from the Nu-Skin dept.
A child has been given a new genetically modified skin that covers 80% of his body, in a series of lifesaving operations. Hassan, who lives in Germany, has a genetic disease - junctional epidermolysis bullosa - that leaves his skin as fragile as a butterfly's wings. A piece of his skin was taken, its DNA was repaired in the laboratory and the modified skin grafted back on. After nearly two years, the new skin appears completely normal.
[...] Normally, the different layers of the skin are held together by "anchoring proteins". But the junctional epidermolysis bullosa means Hassan's DNA lacks the instructions for sticking his epidermis (the surface layer) to the dermis (the next one down). There is no cure, and about four in 10 patients do not even reach adolescence.
[...] [A] team of biologists specialising in gene therapy were brought in from the University of Modena and Reggio Emilia, in Italy - and the parents gave approval for them to try an experimental therapy.
In September 2015, a 4 sq cm (0.6 sq inches) patch of skin was taken from an area where the epidermis was still intact. The biopsy was then infected with a customised virus. Viruses are good at getting inside cells, and this one contained the missing instructions for binding the layers of skin together.
The now genetically modified skin cells were grown to make skin grafts totalling 0.85 sq m (9 sq ft). It took three operations over that winter to cover 80% of the child's body in the new skin. Hassan's father said his son had spent months covered in so many bandages he had looked like a mummy. But 21 months later, the skin is functioning normally with no sign of blistering. You can even pinch the once incredibly fragile skin, with no sign of damage.
[...] An analysis of the structure of Hassan's skin, detailed in the journal Nature [DOI: 10.1038/nature24487] [DX], has discovered a group of long-lived stem cells are that constantly renewing his genetically modified skin.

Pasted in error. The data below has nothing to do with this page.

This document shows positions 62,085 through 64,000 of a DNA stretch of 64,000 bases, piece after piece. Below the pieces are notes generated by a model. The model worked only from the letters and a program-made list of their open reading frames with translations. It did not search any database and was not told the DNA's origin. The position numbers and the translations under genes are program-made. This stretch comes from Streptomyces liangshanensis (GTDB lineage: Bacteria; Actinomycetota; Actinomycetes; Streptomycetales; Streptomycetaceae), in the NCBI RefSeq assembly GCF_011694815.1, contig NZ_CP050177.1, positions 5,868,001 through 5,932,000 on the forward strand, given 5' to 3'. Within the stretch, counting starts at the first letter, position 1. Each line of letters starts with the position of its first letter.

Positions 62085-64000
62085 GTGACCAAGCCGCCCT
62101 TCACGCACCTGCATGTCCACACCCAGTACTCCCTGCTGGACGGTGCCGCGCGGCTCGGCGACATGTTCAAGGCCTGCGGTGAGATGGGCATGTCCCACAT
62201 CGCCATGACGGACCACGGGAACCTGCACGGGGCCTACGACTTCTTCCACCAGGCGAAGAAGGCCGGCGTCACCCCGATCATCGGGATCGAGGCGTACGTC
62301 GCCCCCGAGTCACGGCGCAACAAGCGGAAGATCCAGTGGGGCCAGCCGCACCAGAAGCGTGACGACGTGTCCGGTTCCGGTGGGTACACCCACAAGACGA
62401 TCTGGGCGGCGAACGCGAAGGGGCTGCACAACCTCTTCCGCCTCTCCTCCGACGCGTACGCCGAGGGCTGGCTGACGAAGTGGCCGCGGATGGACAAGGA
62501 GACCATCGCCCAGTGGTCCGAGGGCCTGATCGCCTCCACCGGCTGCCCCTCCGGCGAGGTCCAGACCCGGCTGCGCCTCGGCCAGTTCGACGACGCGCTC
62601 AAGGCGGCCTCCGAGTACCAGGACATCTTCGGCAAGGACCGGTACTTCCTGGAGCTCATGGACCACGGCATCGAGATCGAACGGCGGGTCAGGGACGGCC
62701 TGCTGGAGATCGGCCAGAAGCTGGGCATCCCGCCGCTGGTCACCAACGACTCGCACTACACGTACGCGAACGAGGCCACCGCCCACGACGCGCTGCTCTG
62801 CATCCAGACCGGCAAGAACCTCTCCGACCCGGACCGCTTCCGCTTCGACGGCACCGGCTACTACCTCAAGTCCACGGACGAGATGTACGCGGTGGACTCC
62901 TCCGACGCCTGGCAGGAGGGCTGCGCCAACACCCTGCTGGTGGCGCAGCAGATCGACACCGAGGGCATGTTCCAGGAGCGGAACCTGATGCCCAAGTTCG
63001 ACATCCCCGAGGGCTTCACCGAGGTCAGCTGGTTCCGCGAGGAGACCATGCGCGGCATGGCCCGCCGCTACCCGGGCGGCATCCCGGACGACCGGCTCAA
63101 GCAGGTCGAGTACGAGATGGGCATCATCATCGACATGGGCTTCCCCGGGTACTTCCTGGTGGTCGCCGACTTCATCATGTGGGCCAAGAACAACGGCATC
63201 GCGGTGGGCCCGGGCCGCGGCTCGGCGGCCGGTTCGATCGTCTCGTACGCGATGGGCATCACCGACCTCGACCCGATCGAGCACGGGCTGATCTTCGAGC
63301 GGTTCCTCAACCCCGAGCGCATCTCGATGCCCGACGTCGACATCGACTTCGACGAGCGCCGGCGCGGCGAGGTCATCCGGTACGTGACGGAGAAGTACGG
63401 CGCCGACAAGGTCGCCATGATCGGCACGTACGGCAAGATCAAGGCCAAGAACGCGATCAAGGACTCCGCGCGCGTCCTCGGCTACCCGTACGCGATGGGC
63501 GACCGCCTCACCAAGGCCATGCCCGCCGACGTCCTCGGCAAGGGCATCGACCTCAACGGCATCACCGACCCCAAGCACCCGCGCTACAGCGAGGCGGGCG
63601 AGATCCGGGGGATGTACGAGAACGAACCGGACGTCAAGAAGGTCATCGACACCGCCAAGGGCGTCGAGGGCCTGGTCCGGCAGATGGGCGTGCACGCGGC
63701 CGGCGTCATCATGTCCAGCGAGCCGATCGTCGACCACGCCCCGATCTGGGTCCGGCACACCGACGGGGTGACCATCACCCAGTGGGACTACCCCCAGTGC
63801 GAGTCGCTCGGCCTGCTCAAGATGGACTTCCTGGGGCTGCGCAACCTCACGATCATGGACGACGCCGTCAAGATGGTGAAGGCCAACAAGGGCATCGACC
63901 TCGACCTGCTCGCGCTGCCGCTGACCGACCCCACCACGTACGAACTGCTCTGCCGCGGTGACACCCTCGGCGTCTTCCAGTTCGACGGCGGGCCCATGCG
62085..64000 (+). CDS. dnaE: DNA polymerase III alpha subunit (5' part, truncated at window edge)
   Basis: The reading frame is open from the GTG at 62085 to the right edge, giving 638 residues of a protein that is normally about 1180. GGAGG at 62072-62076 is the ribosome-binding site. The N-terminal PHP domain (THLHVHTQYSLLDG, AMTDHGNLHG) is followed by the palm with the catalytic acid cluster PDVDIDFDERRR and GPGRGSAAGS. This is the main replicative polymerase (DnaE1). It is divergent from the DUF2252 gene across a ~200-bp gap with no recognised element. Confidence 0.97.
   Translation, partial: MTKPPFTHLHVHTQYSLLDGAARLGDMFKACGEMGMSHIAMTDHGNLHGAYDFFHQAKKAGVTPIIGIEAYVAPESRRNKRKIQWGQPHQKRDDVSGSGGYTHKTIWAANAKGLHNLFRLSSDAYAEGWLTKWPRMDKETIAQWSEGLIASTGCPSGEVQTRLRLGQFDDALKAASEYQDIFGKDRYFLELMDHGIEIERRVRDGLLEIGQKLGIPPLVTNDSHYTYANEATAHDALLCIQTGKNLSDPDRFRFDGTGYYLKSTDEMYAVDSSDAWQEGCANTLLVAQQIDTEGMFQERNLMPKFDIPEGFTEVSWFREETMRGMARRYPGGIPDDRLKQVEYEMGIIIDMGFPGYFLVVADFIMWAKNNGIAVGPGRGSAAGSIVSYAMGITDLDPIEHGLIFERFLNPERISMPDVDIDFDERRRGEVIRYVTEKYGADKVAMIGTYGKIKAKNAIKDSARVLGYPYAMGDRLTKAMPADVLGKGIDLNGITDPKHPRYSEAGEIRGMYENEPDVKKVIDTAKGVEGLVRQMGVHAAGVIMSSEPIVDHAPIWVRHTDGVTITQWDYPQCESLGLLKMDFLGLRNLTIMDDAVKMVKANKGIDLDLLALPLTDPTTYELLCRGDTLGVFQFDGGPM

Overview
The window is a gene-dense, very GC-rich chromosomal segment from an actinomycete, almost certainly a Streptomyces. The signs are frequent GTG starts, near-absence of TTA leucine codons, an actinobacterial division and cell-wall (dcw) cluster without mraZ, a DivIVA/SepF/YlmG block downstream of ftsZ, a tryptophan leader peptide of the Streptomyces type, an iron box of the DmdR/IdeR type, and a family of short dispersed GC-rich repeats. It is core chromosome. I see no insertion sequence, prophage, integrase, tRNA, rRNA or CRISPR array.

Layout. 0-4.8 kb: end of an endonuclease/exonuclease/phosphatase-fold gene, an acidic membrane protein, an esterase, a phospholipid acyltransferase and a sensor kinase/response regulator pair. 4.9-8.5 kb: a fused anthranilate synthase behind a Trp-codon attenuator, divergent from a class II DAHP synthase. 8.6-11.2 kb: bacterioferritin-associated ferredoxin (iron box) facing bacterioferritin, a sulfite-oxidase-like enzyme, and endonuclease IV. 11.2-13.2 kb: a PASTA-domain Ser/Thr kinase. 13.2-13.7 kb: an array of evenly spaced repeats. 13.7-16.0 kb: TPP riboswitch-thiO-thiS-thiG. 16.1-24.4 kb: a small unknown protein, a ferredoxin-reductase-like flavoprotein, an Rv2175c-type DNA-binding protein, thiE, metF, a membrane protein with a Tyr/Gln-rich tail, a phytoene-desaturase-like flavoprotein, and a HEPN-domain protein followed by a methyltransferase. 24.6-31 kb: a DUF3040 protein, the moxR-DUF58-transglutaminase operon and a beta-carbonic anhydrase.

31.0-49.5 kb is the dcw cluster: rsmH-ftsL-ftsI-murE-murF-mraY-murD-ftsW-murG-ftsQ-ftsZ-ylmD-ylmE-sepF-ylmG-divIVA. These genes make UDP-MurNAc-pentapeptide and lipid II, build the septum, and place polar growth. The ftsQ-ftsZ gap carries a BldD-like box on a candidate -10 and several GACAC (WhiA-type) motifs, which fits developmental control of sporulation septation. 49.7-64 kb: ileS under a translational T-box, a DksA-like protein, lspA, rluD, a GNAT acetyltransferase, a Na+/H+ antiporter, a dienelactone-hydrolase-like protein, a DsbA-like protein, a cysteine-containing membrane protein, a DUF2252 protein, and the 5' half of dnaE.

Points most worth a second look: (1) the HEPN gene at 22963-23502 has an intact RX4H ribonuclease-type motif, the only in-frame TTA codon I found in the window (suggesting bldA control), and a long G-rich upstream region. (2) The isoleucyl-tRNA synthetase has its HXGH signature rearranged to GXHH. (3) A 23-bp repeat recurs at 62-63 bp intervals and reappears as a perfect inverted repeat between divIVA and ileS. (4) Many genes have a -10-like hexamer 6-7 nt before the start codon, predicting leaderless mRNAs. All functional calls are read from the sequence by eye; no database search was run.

After decades of hope and high promise, this was the year scientists really showed they could doctor DNA to successfully treat diseases. Gene therapies to treat cancer and even pull off the biblical-sounding feat of helping the blind to see were approved by U.S. regulators, establishing gene manipulation as a new mode of medicine.
Almost 20 years ago, a teen's death in a gene experiment put a chill on what had been a field full of outsized expectations. Now, a series of jaw-dropping successes have renewed hopes that some one-time fixes of DNA, the chemical code that governs life, might turn out to be cures. "I am totally willing to use the 'C' word," said the National Institutes of Health's director, Dr. Francis Collins.
[...] The advent of gene editing — a more precise and long-lasting way to do gene therapy — may expand the number and types of diseases that can be treated. In November, California scientists tried editing a gene inside someone's body for the first time using a tool called zinc finger nucleases for a man with a metabolic disease. It's like a cut-and-paste operation to place a new gene in a specific spot. Tests of another editing tool called CRISPR to genetically alter human cells in the lab may start next year. "There are a few times in our lives when science astonishes us. This is one of those times," Dr. Matthew Porteus, a Stanford University gene editing expert, told a Senate panel discussing this technology last month.
Previously: Gene Therapy Cure for Sickle-Cell Disease
Gene Therapy to Kill Cancer Moves a Step Closer to Market
U.S. Human Embryo Editing Study Published
FDA Approves a Gene Therapy for the First Time
Gene Editing Without CRISPR -- Private Equity Raises $127 Million
FDA Committee Endorses Gene Therapy for a Form of Childhood Blindness
FDA Approves Gene Therapy for Non-Hodgkin's Lymphoma
Gene Therapy and Skin Grafting for Junctional Epidermolysis Bullosa
Gene Therapy for Spinal Muscular Atrophy Type 1
Biohackers Disregard FDA Warning on DIY Gene Therapy
CRISPR Used to Epigenetically Treat Diseases in Mice
Gene Therapy Showing Promise for Hemophilia B
Gene Therapy for Retinal Dystrophy Approved by the FDA
CRISPR Treatment for Some Inherited Forms of Lou Gehrig's Disease Tested in Mice